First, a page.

Knock at the Cabin (2023) ☆☆☆(3/4): The Cabin at the End of the World

M. Night Shyamalan’s new film “Knock at the Cabin” is a modest but tense thriller surrounded by one grim possibility of apocalypse. While it sometimes feels like an extended episode of “The Twilight Zone”, that is what we usually expect from Shyamalan’s films, and he handles the story and characters well enough to hold our attention before the movie arrives at its inevitable finale.

The story begins with one ominous encounter in the middle of a remote forest area. While she is enjoying her own free time while her adoptive gay parents are resting in a nearby cabin, Wen (Kristen Cui) sees a hulking male figure approaching to her, and she soon comes to have some talk with him. Although this guy, who is named Leonard (Dave Bautista), looks like mild and gentle on the surface, Wen instinctively senses something wrong about him – especially when she sees three other strangers also coming to her.

Naturally quite disturbed, Wen runs away to the cabin for warning to her adoptive parents, and Eric (Jonathan Groff) and Andrew (Ben Aldridge) are certainly alarmed to see Leonard and his three fellow strangers. As these four strangers knock on the front door, Eric and Andrew try to block them as much as possible while also trying to call the police, but, of course, the phone line is already cut, and they are soon overpowered by Leonard and his companions once Leonard and his companions eventually break into the cabin.

After having both Eric and Andrew tied up in chair, Leonard and his companions explain why they come to the cabin. All of them have had apocalyptic visions for some time, and they firmly believe that their visions will come true unless there comes a willing sacrifice from Andrew, Eric, and Wen. One of them must be killed for preventing the impending apocalypse, and, not so surprisingly, suicide is not an option in this case.

Of course, neither Andrew nor Eric believes what they are just told, and they try to deal with Leonard and his companions as sensibly as possible, but it soon turns out that Leonard and his companions are quite serious about what they believe. Whenever Andrew and Eric refuse to make a choice, Leonard and his companions show how they are really committed to their shared belief, and you will wince more than once for good reasons, though many of violent moments in the film are not directly depicted on the screen.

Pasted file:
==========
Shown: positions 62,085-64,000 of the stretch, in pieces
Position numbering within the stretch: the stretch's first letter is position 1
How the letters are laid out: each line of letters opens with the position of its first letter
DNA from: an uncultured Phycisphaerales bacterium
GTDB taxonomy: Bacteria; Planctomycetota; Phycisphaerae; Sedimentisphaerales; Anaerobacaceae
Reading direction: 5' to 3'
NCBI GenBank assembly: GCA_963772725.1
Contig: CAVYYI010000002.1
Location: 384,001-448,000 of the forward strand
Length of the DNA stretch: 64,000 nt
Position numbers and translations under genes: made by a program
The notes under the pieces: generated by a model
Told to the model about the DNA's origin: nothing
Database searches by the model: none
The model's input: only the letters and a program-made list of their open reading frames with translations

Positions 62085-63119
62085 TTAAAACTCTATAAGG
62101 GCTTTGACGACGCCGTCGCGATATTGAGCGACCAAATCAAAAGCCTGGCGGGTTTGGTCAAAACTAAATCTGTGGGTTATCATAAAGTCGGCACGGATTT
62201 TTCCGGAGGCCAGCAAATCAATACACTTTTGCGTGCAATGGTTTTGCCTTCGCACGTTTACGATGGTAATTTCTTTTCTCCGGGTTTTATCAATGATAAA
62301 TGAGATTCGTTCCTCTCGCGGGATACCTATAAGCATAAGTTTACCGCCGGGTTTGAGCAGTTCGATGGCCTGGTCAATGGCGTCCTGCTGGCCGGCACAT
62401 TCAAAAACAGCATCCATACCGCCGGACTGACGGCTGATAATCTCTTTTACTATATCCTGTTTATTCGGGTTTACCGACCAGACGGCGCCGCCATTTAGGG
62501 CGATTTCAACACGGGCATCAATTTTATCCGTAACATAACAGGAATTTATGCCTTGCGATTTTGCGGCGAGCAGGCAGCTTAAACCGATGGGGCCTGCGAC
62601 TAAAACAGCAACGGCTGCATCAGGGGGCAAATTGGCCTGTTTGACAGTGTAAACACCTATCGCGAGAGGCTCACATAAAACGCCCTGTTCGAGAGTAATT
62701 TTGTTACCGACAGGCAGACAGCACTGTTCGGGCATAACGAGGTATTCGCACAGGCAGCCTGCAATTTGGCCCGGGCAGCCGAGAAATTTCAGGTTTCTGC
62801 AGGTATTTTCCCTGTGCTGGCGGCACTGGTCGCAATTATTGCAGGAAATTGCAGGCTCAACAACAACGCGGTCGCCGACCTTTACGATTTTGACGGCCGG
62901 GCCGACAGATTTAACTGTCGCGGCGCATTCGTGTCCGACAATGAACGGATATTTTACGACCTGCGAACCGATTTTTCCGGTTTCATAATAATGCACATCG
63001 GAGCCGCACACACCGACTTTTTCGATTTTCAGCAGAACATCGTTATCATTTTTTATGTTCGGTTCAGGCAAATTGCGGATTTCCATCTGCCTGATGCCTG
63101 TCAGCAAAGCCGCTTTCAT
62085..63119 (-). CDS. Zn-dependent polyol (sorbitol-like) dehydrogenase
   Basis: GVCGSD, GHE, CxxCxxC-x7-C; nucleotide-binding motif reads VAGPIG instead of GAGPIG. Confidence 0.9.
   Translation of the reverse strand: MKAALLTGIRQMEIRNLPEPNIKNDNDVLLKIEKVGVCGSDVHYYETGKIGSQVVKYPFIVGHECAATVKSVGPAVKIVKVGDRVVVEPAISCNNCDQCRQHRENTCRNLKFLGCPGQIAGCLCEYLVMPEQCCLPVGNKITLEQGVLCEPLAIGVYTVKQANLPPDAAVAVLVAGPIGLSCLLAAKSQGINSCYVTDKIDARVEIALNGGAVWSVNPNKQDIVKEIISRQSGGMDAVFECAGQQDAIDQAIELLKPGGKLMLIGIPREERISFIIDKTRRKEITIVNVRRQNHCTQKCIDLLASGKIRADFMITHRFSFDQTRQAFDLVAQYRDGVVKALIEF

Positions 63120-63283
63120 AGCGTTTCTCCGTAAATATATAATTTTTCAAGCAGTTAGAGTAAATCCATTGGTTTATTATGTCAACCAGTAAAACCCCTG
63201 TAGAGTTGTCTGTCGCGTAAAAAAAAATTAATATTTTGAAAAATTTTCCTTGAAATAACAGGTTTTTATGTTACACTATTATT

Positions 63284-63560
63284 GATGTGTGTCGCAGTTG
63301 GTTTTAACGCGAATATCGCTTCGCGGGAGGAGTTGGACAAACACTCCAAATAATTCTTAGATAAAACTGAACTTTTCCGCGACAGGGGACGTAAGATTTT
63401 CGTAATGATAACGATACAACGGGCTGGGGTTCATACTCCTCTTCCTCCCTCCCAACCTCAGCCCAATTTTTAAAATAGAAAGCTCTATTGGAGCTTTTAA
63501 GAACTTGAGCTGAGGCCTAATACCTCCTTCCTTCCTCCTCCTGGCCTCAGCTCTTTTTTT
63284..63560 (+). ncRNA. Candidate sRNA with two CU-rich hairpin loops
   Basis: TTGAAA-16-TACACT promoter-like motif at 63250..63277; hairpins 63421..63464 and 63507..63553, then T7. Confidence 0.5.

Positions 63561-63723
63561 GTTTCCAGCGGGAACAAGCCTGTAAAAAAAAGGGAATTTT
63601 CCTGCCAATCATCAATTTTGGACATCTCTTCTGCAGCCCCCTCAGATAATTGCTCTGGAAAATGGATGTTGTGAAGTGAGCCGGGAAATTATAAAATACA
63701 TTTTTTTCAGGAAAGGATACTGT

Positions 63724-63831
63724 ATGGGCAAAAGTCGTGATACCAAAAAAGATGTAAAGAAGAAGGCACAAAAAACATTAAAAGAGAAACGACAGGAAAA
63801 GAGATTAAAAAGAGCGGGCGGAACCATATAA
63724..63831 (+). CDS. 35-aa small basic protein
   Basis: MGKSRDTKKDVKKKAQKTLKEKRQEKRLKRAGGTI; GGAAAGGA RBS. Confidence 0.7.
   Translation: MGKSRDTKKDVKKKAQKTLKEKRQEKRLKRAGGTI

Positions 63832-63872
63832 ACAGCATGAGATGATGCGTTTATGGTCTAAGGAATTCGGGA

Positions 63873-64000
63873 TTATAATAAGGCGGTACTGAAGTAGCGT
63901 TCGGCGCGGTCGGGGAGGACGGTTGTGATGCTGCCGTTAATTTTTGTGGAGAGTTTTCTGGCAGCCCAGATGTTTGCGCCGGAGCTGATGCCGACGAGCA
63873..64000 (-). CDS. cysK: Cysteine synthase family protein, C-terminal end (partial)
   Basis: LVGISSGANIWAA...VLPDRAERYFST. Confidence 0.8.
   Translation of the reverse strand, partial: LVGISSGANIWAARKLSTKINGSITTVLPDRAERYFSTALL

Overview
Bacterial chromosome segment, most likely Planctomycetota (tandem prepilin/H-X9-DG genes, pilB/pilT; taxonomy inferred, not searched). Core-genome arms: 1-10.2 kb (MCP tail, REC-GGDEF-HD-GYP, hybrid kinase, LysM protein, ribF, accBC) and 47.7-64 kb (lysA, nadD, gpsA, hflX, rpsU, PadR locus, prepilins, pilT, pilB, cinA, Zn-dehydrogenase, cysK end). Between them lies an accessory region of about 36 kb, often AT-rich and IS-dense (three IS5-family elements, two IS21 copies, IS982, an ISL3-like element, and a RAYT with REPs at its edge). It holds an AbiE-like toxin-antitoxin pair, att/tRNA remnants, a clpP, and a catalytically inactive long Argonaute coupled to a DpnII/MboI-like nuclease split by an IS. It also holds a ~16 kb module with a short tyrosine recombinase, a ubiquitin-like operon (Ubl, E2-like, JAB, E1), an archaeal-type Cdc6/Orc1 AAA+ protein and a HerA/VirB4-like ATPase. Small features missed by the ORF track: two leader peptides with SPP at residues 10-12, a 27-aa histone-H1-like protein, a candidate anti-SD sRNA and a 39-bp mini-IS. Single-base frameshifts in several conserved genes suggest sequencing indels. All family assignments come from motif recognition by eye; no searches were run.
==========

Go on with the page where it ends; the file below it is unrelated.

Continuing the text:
And it looks like what Leonard and his companions are warning about is really happening outside. Because TV is still working, Eric and Andrew see several inexplicable big disasters happening around the world, and Leonard and his companions insist that these are consequences from Andrew and Eric refusing to make a sacrifice to abort the eventual apocalypse.

Andrew and Eric remain unconvinced on the surface for good reasons, but they respond to their impossible situation in different ways. While Eric, who was incidentally injured in his head in the middle of the break-in, somehow becomes calmer, Andrew becomes more frantic and furious, and he also intensely questions the real motive of Leonard and his companions. He later recognizes one of Leonard’s companions because they had a very unpleasant encounter some years ago, and he naturally comes to suspect more that he and Eric were targeted just for being gay.

In the meantime, the screenplay by Shyamalan and his co-writers Steven Desmond and Michael Sherman, which is based on Paul G. Tremblay’s “The Cabin at the End of the World”, insert occasional flashback scenes which flesh out the relationships among Eric, Andrew, and Wen. Besides being a good couple despite a few setbacks including the disapproval from Andrew’s parents, Eric and Andrew also have been good daddies to Wen since they adopted her in an unofficial way, and both of them care about Wen’s safety first even when they try to get out of their current tricky circumstance as much as possible.

I will not go into details on what eventually happens along the story, but I can tell you instead on how Shyamalan and his crew members keep things rolling even when the story becomes more predictable later in the film. Thanks to the cinematographers Jarin Blacshke, who was previously Oscar-nominated for Robert Eggers’ “The Lighthouse” (2019), and Lowell A. Meyer, the movie seldom feels stiff or stuffy even though it mostly stays within its limited background, and the score by Herdís Stefánsdóttir is often striking whenever it needs to inject the sense of doom into the screen.

In case of the main cast members of the film, Dave Bautista is a definite standout as ably balancing his seemingly gentle character between menace and desperation, and he is supported well by Nikki Amuka-Bird, Abby Quinn, and Rupert Grint, who has gone his own way like Daniel Radcliffe since their Harry Potter films. Jonathan Groff and Ben Aldridge are also solid as the emotional center of the story, and young actress Kristen Cui holds her own small place well among her adult co-stars.

In conclusion, “Knock at the Cabin” is one of more enjoyable films from Shyamalan, who has had a fair share of ups and downs since he was Oscar-nominated for “The Sixth Sense” (1999). Although it does not reach to the level of several similar but better films including Bill Paxton’s “Frailty” (2001) and Michael Tolkin’s “Rapture” (1991), the movie is fairly entertaining for Shyamalan’s competent direction and several fine performances to notice, and that is good enough for recommendation for now.

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